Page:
Survive This Economy: Homemade Summer Snacks
Don't Miss This
Get Breaking News First
CHICAGO (CBS) – It’s the last week of school for kids in Chicago, and you know what that means: parents will soon be hearing “what’s there to eat?” all day long.
CBS 2’s Dorothy Tucker reports the cost of all those snacks can really add up, so getting creative in the kitchen with your kids can save you a lot of money.
Summertime means snack time in the Wright household.
“I usually spend a lot more in the summer on snacks, because (the children are) home,” Marcus Wright said. He figured he spends about $30 a month on snacks in the summer, but hopes to cut that cost this year by having the family make their own snacks.
One of those homemade treats? Kool-Aid popsicles.
The recipe is simple, nothing more than Kool-Aid, water and sugar, poured into popsicle molds or ice cube trays and frozen.
Once you freeze an entire pitcher of Kool-Aid, you end up with the equivalent of 40 popsicles for just 90 cents. A small box of eight popsicles at the store would cost about $2.
Strawberry cream popsicles made with fresh fruit, milk, and a touch of sugar are a bit more expensive, but still much cheaper than similar store-bought popsicles.
Making 12 homemade strawberry cream popsicle bars would cost about $1.88, compared to $4 for 12 name-brand, store-bought bars.
Making five chocolate-covered frozen bananas at home will cost you about $2, compared to paying $5 for five from the store.
For movie nights, it doesn’t take long to make kettle corn, and the savings over the store bag is huge.
Our homemade recipe below makes 10 servings of kettle corn for only 51 cents, compared to five servings from a store-bought bag for $3.89.
That’s a total savings of about $32 for all four snacks.
After trying the kettle corn his daughters made, Marcus Wright said, “I like this. I could eat this all day.”
Sinora Wright said, she also thinks it’s easier than using store-bought kettle corn.
“You can control the ingredients in what you make, as opposed to buying it from the store,” she said, meaning she can use less salt, sugar, butter, or oil than she might find in store-bought brands.
With the savings from the homemade summer snacks, added to their other savings since the “Survive This Economy” series started last fall, the Wrights have saved $2,667.
The recipes for their homemade summer snacks can be found below:
Strawberry cream popsicles
Prep Time: 5 minutes
Total Time: 5 minutes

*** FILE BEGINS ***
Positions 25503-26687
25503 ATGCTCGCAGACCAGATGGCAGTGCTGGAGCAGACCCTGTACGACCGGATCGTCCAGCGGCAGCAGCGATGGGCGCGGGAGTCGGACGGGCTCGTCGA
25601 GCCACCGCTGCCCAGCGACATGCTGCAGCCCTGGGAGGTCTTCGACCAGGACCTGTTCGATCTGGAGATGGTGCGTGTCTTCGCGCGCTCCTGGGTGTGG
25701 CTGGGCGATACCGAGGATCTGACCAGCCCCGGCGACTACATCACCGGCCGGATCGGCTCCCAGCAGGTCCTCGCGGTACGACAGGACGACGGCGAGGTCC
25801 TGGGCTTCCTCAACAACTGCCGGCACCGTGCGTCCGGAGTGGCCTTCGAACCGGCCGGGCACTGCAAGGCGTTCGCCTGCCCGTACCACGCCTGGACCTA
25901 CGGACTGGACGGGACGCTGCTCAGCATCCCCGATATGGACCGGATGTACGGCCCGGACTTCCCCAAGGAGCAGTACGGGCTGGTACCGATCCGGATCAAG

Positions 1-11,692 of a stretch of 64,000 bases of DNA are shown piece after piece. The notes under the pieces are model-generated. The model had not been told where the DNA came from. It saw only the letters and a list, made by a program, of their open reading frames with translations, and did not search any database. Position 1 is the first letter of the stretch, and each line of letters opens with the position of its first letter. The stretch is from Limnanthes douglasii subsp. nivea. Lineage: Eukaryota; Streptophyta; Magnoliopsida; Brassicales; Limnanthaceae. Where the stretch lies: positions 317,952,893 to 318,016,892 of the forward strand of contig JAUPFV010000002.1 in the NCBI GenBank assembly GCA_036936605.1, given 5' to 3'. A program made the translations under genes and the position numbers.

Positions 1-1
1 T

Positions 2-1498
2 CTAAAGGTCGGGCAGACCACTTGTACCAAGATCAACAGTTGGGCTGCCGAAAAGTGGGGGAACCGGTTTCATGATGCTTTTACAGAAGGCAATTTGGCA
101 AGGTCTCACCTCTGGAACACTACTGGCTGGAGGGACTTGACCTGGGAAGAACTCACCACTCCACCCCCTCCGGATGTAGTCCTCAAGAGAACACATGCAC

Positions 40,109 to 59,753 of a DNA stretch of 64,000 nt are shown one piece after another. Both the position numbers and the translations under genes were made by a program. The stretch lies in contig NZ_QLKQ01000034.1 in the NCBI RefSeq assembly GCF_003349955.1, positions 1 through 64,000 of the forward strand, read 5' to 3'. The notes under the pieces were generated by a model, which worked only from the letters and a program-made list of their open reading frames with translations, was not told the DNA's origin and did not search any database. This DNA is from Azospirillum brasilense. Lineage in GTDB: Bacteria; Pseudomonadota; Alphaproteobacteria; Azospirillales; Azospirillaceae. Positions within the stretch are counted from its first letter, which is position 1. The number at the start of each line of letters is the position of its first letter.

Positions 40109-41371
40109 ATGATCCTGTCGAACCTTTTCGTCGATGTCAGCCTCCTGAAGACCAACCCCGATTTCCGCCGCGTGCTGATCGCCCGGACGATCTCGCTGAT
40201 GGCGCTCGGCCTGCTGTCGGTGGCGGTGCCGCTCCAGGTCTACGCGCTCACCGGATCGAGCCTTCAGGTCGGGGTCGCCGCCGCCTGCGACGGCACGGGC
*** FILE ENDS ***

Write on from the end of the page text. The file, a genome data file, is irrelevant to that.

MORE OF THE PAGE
2 cups whole strawberries (topped)
1 cup milk
Sugar to taste
1. Place all of the ingredients into a blender, and blend until smooth.
2. Taste, and add sugar as needed.
3. Pour into popsicle molds and freeze.
Yield: 6-8 popsicles.
Frozen Chocolate Bananas
Yield: 4 frozen chocolate bananas
6 oz. chocolate chips
2 Tbsp. butter
1 cup chopped peanuts or walnuts (optional)
1. Line a baking sheet with waxed paper or parchment paper.
2. Slice bananas in half crosswise.
3. Insert a lollipop stick or popsicle stick into the flat side of each banana half.
4. Lay on prepared baking sheet.
5. Freeze at least 15 minutes.
6. Place chocolate chips and butter in a microwave-safe container, and heat on 75% power 30 seconds. Stir and repeat until chocolate chips are melted. (Alternatively, place chocolate chips and butter in a small saucepan and heat over very low heat, stirring, until melted.)
7. Spread chopped nuts out in an even layer on a plate.
8. Dip frozen bananas in chocolate, allowing some of the excess chocolate to drain off, then roll quickly in the chopped nuts.
9. Return to waxed paper-lined baking sheet.
10. Freeze another minute or two until chocolate is set.
Prep Time: 2 minutes
Cook Time: 5 minutes
Total Time: 7 minutes
Yield: 4-6 servings
1-2 Tbsp. canola oil or olive oil
1/2 cup popcorn
1/3 cup granulated sugar
1/2 tsp. sea salt or kosher salt
2 Tbsp. butter, melted
1. Place oil in a large, heavy stainless steel pot. Turn the heat to medium.
2. Add 2-3 kernels, cover and when they pop, add the remaining popcorn and the sugar, and cover again. (If using a stovetop popcorn popper, such as the Whirley Pop, skip the second step. Just add the oil, popcorn and sugar to the popper.)
3. Once you start to hear the popcorn popping, begin shaking it gently back and forth. It helps if you use a pot with two handles on the sides. As the popping slows, turn off the heat and carefully remove the lid, tilting it away from your face to allow the steam to escape.
4. Pour the popcorn in a large bowl.
5. Add the salt and toss to coat well.
6. If desired, drizzle the melted butter over the kettle corn, and toss well.
Put the Kool-Aid mix in a pitcher, add sugar and water according to package, and stir. Pour mixture into ice mold and place in freezer, and freeze until solid (3-4 hours).